For the first time in history, brain cells with deadly genetic mutation capacity have been generated in the British Laboratory. These brain cell mutations are basically linked to motor neuron disease.
This development of the brain cells has appeared as a positive step towards the fight against the deadly condition of the victims which includes the well known astrophysicist Professor Stephen Hawking.
The recent development has been made by a team of University of Edinburgh scientists, which constitutes Professor Sir Ian Wilmut, who was responsible for the successful development of the Sheep cloning project.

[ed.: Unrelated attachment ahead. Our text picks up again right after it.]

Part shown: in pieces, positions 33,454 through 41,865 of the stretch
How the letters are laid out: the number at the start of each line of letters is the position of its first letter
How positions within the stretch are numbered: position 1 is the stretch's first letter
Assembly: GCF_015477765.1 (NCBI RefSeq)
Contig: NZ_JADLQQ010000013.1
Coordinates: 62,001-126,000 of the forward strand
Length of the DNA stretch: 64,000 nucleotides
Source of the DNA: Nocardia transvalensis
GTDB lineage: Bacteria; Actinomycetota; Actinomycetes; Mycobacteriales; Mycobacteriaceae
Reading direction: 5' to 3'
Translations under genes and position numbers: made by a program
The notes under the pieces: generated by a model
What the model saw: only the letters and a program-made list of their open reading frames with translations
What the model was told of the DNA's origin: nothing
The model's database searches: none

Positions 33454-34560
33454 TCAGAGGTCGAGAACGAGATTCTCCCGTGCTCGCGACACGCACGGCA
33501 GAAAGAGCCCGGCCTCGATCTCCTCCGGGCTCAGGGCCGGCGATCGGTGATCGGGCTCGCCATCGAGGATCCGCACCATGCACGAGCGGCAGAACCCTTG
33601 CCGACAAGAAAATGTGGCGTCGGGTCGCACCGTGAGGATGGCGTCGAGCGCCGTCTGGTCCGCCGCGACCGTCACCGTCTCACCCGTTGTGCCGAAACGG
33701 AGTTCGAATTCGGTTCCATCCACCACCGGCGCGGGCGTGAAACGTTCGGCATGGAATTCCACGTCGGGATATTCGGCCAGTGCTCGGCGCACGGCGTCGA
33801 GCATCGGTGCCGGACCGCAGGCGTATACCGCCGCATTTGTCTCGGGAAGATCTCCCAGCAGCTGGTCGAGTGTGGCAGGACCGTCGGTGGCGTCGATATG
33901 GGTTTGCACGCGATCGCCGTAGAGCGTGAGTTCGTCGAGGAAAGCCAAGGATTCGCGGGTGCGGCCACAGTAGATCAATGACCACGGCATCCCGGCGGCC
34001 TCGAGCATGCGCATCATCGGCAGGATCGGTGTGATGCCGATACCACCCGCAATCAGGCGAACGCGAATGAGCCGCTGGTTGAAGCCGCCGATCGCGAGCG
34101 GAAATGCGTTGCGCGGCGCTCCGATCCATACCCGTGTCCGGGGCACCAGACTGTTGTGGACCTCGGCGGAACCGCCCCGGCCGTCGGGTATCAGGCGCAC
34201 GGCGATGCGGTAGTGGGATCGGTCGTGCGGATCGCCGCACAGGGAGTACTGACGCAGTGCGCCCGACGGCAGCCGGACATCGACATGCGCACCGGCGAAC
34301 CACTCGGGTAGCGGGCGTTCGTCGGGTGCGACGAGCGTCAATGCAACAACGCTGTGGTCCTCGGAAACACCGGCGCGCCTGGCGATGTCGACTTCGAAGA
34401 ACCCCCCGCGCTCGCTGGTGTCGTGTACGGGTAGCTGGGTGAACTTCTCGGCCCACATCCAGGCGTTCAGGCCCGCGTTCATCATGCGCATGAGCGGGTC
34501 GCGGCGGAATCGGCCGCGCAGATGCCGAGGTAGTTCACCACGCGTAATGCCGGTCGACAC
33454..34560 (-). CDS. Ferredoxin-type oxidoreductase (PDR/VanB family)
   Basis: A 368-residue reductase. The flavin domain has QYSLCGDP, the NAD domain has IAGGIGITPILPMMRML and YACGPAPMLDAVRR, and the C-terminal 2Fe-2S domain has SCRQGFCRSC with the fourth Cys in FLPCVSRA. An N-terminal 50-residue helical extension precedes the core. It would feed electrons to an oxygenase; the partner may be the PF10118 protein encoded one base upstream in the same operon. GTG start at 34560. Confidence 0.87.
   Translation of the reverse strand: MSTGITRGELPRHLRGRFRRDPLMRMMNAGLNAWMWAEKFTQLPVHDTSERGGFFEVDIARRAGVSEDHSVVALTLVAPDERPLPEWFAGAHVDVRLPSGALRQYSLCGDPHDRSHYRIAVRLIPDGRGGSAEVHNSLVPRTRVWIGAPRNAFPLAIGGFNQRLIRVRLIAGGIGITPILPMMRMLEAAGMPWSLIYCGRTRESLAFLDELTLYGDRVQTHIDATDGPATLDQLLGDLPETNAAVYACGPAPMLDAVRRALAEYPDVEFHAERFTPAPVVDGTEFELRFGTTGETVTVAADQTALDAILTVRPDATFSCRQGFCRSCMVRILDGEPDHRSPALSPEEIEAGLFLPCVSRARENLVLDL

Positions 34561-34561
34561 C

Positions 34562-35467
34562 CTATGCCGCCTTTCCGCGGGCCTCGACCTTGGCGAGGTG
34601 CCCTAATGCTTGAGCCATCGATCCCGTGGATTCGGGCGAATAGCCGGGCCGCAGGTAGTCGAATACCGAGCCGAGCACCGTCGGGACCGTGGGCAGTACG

Here, he altered ordinary skin cells from the patients into "tainted" motor nerves. These nerves carried the defect.
Along with the mutation, the team also created the Glial support cells which aid the maintenance of neurons in the brain.
While not ruling out a direct cure further in the future, the researchers do not want to raise false hopes at this stage. The Edinburgh scientists are the main players in the research programme worth £800,000. It was launched and funded by the Motor Neurone Disease Association.
Although, the disease appears to be causing harm in just 1% of the cases, yet, it has been proven that gene is present in brains of more than 90% of the people with the disease.
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